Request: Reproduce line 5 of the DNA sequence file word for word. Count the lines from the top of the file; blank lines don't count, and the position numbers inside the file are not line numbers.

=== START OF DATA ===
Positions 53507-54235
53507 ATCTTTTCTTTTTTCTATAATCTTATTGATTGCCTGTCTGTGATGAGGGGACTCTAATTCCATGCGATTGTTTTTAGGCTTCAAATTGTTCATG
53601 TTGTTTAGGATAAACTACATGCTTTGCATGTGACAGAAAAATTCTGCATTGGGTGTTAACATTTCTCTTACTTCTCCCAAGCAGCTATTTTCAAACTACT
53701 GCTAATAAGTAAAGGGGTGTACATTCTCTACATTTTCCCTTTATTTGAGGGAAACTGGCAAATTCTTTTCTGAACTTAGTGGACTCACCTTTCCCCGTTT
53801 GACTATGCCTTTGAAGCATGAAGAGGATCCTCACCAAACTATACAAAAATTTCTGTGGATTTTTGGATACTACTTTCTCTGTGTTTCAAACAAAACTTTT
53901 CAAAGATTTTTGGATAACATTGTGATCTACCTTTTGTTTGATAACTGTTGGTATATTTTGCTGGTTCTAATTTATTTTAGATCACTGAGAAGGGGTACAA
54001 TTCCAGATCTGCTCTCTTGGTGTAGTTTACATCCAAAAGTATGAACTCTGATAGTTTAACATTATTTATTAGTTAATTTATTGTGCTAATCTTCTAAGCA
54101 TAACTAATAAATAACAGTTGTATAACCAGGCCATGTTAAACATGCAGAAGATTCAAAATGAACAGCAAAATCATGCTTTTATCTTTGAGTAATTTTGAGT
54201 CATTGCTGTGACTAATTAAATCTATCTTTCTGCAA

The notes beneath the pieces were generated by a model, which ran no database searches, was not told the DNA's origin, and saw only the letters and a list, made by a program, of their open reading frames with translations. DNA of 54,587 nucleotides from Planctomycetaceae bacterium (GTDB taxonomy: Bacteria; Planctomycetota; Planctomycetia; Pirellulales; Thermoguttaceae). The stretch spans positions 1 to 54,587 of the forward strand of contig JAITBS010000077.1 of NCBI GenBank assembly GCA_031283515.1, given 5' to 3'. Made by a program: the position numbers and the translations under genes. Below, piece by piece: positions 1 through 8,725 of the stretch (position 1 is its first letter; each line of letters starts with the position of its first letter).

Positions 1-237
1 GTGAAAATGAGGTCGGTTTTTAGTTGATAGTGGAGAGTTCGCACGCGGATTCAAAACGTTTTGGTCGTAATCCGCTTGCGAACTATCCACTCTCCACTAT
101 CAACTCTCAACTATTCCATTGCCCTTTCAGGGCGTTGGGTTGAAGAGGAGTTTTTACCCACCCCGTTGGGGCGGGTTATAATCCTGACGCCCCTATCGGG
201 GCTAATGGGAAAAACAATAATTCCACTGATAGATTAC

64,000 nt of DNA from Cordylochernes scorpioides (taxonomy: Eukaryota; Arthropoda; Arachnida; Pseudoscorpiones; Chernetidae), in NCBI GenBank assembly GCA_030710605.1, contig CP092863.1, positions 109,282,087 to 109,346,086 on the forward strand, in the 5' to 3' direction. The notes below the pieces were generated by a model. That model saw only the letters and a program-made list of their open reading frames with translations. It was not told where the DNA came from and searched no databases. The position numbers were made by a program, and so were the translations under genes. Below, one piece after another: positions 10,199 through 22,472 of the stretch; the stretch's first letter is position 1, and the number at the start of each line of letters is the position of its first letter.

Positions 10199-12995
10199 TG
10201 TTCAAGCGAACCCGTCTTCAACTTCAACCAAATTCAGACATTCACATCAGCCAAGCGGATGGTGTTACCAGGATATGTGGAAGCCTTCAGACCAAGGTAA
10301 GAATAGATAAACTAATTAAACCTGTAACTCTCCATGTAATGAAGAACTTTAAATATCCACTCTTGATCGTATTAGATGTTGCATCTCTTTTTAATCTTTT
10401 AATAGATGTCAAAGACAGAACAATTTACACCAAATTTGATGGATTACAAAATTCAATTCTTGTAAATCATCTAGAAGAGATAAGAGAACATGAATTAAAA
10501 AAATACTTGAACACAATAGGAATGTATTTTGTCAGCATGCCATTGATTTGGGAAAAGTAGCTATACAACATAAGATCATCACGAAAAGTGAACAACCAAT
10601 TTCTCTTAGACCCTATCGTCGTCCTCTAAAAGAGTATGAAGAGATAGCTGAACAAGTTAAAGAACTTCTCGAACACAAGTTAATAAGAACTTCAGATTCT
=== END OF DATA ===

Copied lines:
53801 GACTATGCCTTTGAAGCATGAAGAGGATCCTCACCAAACTATACAAAAATTTCTGTGGATTTTTGGATACTACTTTCTCTGTGTTTCAAACAAAACTTTT